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Title: Text analysis with a systemic functional approach: Analyzing US presidential inaugural address
Authors: Huen, Kam Lun Benjamin (禤錦麟)
Department: Department of Chinese, Translation and Linguistics
Issue Date: 2011
Course: CTL4235 Project
Programme: Bachelor of Arts (Honours) in Linguistics and Language Technology
Instructor: Dr. Lun, Suen Caesar
Subjects: Discourse analysis.
Systemic grammar.
Presidents -- United States -- Inaugural addresses.
Citation: Huen, K. L. B. (2011). Text analysis with a systemic functional approach: Analyzing US presidential inaugural address (Outstanding Academic Papers by Students (OAPS)). Retrieved from City University of Hong Kong, CityU Institutional Repository.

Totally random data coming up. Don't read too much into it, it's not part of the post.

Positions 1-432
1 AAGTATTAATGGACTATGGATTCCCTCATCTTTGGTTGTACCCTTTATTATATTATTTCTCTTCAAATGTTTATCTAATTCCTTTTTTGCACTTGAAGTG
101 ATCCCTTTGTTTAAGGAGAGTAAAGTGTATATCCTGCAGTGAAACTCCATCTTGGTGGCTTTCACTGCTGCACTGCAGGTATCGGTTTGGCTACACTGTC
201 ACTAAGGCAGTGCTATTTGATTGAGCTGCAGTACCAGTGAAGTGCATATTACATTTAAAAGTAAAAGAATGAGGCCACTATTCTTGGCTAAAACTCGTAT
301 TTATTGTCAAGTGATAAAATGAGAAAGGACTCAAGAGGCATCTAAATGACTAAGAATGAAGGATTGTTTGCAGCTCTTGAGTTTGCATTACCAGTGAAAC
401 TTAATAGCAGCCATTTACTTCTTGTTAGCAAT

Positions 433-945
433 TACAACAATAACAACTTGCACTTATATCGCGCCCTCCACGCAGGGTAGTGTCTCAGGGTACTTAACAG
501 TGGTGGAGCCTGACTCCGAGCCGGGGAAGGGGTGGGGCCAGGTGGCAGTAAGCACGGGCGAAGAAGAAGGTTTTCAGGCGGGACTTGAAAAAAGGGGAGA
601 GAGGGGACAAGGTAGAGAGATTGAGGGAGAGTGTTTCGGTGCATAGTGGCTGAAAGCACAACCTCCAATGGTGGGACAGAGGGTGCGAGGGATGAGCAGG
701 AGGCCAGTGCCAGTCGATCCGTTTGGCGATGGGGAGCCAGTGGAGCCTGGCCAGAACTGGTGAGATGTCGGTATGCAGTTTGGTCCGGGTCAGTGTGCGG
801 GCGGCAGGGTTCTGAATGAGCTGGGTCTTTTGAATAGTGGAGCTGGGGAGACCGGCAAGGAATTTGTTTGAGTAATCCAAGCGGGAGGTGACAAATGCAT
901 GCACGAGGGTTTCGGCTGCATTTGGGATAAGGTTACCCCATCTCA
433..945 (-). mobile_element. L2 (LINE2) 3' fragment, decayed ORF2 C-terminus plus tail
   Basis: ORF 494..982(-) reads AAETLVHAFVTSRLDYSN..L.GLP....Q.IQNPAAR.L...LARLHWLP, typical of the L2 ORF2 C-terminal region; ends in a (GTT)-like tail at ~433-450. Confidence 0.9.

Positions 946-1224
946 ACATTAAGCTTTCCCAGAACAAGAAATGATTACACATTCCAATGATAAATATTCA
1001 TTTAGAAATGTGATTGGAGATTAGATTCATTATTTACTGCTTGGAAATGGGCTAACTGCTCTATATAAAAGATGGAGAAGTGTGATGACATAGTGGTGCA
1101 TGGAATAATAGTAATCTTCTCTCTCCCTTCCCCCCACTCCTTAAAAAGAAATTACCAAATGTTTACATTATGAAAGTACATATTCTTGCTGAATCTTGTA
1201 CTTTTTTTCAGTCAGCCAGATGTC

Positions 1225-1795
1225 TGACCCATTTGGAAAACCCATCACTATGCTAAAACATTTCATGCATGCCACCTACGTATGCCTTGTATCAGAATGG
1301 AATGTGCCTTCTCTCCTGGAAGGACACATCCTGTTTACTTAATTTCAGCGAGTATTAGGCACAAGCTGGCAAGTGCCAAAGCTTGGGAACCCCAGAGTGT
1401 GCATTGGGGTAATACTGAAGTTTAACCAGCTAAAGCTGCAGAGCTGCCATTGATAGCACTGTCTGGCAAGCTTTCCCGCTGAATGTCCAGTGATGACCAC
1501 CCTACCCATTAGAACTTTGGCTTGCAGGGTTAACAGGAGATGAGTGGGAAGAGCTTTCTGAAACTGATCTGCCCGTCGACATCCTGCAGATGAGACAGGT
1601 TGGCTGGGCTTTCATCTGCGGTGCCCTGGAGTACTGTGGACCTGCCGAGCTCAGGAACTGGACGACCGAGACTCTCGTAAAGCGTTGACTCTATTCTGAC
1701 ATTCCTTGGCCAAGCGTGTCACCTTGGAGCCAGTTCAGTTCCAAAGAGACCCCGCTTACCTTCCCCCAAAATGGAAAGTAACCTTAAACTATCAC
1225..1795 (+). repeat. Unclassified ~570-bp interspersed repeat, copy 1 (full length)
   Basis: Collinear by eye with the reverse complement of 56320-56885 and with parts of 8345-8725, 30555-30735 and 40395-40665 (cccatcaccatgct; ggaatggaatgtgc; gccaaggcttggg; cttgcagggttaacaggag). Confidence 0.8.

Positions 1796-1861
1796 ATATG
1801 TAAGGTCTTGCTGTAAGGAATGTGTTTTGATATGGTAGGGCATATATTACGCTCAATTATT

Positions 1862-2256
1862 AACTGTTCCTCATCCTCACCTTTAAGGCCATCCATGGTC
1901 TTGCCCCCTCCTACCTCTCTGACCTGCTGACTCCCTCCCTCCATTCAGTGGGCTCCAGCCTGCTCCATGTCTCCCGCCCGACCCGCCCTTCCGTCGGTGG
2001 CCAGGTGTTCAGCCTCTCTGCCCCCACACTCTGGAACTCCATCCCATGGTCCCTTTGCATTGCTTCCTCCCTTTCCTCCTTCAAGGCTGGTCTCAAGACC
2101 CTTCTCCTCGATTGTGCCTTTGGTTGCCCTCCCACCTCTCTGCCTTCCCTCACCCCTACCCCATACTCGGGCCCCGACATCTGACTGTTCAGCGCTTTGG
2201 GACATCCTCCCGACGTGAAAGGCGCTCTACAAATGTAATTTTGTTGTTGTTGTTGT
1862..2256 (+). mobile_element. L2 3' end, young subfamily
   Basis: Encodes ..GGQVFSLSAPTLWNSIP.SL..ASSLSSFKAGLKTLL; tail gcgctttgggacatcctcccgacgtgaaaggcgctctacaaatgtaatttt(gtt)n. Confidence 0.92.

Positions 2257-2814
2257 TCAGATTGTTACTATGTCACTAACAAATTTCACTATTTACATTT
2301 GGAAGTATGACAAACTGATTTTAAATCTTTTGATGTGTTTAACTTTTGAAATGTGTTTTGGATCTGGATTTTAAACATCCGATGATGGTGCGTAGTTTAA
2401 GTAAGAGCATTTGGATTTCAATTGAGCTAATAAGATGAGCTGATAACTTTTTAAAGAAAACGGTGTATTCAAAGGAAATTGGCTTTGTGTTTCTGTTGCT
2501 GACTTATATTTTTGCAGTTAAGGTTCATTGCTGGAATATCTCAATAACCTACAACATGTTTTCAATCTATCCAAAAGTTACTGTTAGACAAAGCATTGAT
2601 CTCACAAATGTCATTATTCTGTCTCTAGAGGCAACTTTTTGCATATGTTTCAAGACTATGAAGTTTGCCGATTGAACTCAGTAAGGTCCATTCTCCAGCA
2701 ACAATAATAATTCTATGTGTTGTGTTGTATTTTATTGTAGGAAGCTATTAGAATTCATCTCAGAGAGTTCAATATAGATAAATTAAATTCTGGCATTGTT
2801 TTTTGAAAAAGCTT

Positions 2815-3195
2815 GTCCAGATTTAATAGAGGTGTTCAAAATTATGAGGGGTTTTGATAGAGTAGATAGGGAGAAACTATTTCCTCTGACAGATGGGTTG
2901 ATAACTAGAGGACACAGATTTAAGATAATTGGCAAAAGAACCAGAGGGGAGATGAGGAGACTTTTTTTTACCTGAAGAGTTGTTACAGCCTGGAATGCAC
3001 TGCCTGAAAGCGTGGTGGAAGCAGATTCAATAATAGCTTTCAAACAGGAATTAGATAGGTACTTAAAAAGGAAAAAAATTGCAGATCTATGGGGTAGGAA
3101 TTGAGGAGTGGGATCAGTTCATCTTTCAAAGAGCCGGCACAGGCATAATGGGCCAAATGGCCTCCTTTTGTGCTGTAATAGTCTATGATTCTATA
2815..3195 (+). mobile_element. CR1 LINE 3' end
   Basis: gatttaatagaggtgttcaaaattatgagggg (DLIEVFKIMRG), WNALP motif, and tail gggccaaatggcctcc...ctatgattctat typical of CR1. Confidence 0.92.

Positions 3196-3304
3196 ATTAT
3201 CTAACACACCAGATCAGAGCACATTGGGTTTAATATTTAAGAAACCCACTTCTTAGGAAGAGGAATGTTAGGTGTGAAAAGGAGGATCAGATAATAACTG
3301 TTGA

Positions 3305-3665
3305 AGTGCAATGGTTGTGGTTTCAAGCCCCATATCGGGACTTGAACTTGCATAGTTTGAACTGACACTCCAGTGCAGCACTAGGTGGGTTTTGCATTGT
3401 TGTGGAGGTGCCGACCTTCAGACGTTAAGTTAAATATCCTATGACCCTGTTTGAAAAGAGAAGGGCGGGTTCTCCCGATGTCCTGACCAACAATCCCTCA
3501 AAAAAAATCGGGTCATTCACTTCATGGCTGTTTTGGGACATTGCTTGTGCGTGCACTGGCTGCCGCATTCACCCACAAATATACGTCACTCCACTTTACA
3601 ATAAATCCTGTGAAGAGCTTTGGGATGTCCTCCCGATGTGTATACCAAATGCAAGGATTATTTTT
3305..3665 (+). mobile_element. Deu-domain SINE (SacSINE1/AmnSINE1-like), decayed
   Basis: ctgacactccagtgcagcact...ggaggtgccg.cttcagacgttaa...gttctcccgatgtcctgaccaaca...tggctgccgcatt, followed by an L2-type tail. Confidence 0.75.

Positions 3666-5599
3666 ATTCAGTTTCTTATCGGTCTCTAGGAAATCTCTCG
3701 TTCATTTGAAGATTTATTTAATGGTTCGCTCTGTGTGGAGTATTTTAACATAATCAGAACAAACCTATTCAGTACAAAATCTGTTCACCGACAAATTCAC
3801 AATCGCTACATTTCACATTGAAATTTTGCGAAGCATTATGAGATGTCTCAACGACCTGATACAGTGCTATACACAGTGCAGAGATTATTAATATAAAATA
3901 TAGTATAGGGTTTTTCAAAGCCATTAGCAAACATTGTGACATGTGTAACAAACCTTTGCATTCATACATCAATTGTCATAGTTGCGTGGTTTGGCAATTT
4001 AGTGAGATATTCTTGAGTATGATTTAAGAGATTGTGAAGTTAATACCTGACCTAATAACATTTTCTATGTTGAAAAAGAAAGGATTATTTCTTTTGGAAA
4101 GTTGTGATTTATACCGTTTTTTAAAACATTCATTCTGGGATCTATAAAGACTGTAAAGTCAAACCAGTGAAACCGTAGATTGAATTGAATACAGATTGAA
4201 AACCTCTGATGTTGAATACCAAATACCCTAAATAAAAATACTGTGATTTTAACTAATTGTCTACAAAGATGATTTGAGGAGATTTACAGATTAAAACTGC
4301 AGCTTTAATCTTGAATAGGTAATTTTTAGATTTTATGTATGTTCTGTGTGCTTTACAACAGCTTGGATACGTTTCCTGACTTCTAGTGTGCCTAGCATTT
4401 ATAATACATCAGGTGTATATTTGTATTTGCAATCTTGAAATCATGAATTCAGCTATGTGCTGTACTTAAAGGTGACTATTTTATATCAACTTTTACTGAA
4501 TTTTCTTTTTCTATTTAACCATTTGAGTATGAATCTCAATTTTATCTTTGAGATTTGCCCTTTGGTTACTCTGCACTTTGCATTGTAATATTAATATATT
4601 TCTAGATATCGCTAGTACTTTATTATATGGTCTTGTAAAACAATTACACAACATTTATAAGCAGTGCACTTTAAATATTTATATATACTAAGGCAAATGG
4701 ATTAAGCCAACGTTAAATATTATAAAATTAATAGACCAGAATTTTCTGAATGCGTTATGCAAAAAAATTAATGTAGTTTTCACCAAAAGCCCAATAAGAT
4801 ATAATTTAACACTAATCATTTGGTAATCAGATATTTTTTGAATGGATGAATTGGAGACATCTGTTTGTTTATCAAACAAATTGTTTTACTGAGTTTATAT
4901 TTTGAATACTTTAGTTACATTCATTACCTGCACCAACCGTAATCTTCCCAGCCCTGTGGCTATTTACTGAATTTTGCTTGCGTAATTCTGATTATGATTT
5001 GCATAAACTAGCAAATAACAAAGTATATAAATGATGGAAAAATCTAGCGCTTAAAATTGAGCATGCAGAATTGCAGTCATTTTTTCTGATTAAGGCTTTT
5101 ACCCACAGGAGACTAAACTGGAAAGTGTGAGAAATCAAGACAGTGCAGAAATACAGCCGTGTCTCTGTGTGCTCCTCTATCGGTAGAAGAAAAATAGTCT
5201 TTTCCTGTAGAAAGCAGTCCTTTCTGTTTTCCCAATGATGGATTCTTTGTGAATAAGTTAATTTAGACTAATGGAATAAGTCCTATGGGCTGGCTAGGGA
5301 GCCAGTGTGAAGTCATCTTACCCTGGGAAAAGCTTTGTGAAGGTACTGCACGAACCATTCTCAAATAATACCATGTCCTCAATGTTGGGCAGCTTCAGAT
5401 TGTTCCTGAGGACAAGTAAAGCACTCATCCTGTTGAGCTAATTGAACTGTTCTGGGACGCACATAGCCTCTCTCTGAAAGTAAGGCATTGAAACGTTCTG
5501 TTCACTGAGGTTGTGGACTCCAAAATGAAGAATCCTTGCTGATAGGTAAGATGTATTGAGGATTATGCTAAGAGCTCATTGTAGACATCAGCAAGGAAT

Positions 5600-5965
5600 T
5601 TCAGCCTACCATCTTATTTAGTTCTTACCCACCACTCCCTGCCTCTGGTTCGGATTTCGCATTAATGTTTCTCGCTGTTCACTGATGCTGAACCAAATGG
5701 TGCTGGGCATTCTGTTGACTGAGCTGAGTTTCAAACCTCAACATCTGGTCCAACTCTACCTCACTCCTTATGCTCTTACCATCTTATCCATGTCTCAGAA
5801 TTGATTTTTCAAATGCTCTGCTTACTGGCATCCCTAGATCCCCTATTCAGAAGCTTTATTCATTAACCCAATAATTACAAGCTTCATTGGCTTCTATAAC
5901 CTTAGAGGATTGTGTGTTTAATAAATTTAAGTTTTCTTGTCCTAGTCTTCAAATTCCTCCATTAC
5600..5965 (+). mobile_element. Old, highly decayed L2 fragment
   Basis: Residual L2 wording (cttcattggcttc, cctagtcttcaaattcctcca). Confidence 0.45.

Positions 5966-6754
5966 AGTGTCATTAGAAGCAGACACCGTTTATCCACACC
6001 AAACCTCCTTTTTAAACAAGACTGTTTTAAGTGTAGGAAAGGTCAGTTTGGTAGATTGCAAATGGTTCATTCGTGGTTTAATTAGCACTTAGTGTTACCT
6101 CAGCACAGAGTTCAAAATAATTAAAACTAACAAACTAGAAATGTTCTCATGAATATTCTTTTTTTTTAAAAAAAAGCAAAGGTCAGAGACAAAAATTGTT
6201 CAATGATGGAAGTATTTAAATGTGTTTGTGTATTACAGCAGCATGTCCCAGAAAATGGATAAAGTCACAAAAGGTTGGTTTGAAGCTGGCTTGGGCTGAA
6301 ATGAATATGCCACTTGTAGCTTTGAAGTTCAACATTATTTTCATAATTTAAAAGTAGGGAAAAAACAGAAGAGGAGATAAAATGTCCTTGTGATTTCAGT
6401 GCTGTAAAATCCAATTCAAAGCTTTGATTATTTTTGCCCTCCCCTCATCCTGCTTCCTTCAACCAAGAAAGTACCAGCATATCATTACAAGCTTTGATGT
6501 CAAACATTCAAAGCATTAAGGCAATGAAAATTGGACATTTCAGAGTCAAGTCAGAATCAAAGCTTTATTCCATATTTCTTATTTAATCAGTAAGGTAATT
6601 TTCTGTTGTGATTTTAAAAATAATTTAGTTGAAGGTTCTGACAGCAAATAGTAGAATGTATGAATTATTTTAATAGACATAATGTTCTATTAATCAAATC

Abstract: Systemic functional linguistics, according to Halliday, considers language as a system for expressing meaning in context. Most generally it is applied to understand the quality of texts, the most authentic products of human social interaction: why a text means what it does, and why it is valued as it is. Viewing language as a strategic, meaning-making resource, systemic functional linguistics develops a theory about language as social process as well as an analytical methodology which permits the detailed and systematic description of language patterns. In this project, there is an introduction of systemicists’ view on language and grammar. And besides concepts and theories are being discussed, practical techniques of the theoretical approach on how to observe system of lexicogrammar will be exemplified. In order to understand and explore systemic functional linguistics more thoroughly, two American presidential inaugural addresses, Obama’s and Bush’s, are the texts being studied with the aid of the expounded concepts and methods. Obama’s is analyzed in detail with a systemic functional approach and Bush’s as reference to compare with. These two texts of political speeches with similar purposes and contexts are examined by being parsed into clauses, having their transitivity structure, thematic progression, clause-complex logical relations and the organization of functionally-significant text spans studied etc. The findings are illustrated at two levels: within the clause and beyond the clause. It is found that in Obama’s speech, the writer tends to employ one to two types of transitivity structure with stable processes type plus participants. The choice of theme also shows the topical focus of the text, as it is found that there is a small number of themes being used with one thematic structure spotted throughout the text. The analysis across clause shows that similar structured clauses are often put together as span and contribute to the texts in parallel. The rhetorical structure of the whole speech also shows how text spans are organized seemingly according to the way that the writer may intend to express with purpose. Comparing to Bush’s speech, it is found that they show both similarities and differences on lexicogrammatical choices. From this analysis of the lexicogrammar, it is shown that to a certain extent it is possible to understand and even anticipate how one is managing his/her language use in order to make sense in the process of communication and indicate his/her emphasis and purpose. Moreover, the findings of the analysis may suggest that text is never an individual text, as they show strata and functional patterns in achieving communicative and non-communicative purpose. Thus comprehensible text is always interrelated to context, culture and perhaps also genre.
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